Category Archives: blog

The Power Law of Startup Employees

Today is Facebook’s IPO and on Hacker News, Techmeme, Twitter, and… Facebook, I can expect all sorts of messages about Facebook new riches, their new mansions, the rising prices of houses in Palo Alto, Menlo Park, SOMA, or Noe Valley!

When you are an entrepreneur, giving away stock option is both a source of pride and a source of loss because in your heart, they are worth a lot. Yet few employees actually care about stock options (how much they get, what it means, etc…) when they join you.  

And should they care about it? In the heydays of the Internet 1.0 bubble, everybody became crazy because of these stock options and hopefully we are not facing similar craziness this time.

So I decided to do some research on early employees, asking myself the following rhetorical question: for different Company outcomes,

 how many people in the Company (founders included) get  a life changing outcome (=make $1M or more). I surveyed people at 10 Companies of different sizes, including Google, Facebook, Pandora, LinkedIn, and a few smaller Companies that got acquired in the 100M+ range, and in the 10M+ range.

Assuming there are two founders, here is what we have:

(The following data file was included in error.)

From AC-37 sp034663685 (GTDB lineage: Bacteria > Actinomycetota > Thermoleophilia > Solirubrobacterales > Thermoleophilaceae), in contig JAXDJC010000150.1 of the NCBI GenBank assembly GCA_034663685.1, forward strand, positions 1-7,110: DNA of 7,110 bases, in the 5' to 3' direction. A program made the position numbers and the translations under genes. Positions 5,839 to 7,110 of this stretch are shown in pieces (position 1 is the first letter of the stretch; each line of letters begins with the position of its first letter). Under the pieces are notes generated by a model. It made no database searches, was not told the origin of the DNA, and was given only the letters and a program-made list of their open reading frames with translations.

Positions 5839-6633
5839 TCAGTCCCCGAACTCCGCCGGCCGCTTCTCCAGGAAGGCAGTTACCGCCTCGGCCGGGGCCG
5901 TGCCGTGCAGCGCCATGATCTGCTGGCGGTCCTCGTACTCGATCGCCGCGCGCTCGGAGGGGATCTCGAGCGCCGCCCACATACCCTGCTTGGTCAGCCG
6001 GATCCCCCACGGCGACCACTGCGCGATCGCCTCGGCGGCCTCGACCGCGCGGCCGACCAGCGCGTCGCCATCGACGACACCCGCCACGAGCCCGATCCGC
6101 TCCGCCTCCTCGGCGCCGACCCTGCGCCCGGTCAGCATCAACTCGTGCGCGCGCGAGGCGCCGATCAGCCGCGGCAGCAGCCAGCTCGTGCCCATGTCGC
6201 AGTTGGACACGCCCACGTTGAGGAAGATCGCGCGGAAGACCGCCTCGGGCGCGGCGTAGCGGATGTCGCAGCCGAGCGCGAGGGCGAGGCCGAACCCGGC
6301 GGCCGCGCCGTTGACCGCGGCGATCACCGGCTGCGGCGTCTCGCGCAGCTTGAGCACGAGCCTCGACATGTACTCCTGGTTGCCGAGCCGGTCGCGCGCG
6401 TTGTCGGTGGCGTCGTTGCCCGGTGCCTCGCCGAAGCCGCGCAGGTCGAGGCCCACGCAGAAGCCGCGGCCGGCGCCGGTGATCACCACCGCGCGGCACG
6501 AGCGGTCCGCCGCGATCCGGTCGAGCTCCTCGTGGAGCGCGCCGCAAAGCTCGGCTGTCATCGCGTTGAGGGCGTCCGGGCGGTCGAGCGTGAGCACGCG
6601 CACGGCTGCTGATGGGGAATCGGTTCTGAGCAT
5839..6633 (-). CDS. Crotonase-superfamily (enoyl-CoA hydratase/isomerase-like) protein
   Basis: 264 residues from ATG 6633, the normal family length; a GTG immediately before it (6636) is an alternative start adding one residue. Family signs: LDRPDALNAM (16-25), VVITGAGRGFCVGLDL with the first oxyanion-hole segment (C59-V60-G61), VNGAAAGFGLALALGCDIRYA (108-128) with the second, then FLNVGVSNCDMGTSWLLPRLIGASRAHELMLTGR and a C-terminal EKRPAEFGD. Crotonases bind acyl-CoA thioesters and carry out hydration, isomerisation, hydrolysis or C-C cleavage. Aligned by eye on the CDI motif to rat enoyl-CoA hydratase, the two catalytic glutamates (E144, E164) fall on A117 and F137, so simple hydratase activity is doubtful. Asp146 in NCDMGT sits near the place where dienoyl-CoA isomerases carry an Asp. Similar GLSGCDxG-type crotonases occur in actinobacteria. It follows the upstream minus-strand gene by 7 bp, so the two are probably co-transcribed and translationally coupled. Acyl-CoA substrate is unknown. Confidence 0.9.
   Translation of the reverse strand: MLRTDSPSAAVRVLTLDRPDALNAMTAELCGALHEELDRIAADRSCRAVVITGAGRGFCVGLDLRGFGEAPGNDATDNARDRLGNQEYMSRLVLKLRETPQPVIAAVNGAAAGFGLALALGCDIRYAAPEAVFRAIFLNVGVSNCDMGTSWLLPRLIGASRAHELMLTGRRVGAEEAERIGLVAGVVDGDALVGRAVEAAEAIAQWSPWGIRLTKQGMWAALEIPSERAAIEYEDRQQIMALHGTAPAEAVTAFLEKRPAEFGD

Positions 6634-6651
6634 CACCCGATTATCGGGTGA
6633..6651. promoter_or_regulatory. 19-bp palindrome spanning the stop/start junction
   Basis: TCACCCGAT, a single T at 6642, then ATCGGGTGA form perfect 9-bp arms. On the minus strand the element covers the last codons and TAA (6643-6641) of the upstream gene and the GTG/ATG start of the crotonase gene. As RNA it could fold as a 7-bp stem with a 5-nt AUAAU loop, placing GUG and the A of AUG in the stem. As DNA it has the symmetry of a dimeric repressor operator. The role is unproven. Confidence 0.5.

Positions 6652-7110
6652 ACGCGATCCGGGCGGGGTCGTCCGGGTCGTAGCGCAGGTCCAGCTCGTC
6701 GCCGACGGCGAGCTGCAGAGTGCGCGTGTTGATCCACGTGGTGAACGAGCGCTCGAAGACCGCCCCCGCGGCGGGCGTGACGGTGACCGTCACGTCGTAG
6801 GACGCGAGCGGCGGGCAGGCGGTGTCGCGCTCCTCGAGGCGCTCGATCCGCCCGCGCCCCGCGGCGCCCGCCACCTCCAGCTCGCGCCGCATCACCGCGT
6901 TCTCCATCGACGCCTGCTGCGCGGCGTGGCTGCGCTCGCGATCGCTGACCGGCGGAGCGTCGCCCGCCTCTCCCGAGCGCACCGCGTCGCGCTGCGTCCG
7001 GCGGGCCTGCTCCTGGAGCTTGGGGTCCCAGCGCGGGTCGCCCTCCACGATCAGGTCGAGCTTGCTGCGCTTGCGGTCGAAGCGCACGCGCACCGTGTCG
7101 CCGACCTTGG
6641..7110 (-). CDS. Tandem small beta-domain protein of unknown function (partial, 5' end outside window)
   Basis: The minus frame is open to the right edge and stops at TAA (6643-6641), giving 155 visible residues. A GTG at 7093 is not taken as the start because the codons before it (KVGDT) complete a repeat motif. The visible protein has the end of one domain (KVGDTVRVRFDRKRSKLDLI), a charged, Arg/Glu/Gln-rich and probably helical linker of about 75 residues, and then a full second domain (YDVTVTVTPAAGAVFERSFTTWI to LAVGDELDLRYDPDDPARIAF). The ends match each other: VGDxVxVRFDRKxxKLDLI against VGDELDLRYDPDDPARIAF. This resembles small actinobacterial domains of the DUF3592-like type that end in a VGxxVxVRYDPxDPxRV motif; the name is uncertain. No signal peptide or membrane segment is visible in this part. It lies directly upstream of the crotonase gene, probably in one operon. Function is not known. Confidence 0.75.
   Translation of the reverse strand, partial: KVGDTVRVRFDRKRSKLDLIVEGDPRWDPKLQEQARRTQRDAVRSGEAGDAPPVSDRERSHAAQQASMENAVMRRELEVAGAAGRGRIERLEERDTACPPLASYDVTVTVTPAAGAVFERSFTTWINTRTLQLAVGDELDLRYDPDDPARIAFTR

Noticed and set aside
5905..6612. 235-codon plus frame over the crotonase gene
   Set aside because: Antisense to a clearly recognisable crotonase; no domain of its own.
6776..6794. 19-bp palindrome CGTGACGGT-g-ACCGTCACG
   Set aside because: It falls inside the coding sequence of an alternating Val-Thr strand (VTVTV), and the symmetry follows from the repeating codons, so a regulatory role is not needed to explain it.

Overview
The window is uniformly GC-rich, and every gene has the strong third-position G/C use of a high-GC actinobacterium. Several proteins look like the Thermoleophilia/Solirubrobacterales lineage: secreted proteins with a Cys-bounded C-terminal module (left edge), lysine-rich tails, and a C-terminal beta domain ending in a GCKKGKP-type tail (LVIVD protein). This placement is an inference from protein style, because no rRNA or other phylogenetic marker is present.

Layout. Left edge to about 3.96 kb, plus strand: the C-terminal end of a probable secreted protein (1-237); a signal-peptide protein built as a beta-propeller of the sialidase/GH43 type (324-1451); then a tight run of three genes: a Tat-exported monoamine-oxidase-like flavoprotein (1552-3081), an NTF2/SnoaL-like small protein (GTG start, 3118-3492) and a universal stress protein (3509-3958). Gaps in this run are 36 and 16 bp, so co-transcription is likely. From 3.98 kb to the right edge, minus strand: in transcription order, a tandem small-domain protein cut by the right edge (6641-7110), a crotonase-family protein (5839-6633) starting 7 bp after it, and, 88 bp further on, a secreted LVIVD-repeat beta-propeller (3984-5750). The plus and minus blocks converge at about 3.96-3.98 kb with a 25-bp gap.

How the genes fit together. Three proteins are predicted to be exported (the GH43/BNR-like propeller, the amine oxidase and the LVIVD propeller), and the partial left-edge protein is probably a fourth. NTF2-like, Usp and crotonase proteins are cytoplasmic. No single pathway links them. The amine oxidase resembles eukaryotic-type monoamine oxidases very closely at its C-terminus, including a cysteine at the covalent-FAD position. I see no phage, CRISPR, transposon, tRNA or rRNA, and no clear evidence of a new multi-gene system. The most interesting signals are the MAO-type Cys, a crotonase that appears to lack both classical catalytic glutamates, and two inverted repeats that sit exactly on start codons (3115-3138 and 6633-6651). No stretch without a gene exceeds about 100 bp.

For the Maths buff, a power law:What do you see?

You also see that for the once in a decade whale IPOs (like Facebook or Google before them), you can join these Companies pretty late in the game and become a millionaire. For example, you could still join Facebook in 2010, when Facebook had roughly 1200 employees, and be theoretically worth $1M tomorrow morning. And yet, in 2010, few would argue that joining Facebook was a risky proposition. On the other hand, if you look at all Companies that get acquired for less than $1B (which is 99.9% of them), you see that beyond founders and executives, only the first 1-20 employees actually make some money off the sale (Note: this was not true during the first bubble, when Companies went public at a low valuation but grew into very high valuations over time as a Public Company. eBay was a great example of that).

The conclusion is that behind the hype, very few non founders/non execs actually make significant money from joining startups, especially if you join beyond the first 20 employees. As entrepreneurs, it re-emphasize our need to create a great place to work, where the stock option upside is really an afterthought. As employees, it shows that beyond anything, working on a great project with people smarter than you is the only thing that matters. And then, you can always be lucky!


I’ve wanted to blog for 8 years but never did.

Sure, I blogged for two start-ups 5 years ago… but never in my name. Now, after cleaning up the 7 different blog names in my WordPress account, this is the birth of this blog, and hopefully of a long lasting story.

Why now? Well… my favorite excuse not to blog was that I was too busy growing the different Companies I had founded. But now that I am not (yet) growing a new Company, it’s time to act with words, also.

The day when a baby is born is not the most glamorous for her: she has blood all over, she cries, she doesn’t really know what is going on, even though she has prepared for it for a while, and yet, she need to go through it so that the rest can happen.

So may birth be!

%d bloggers like this: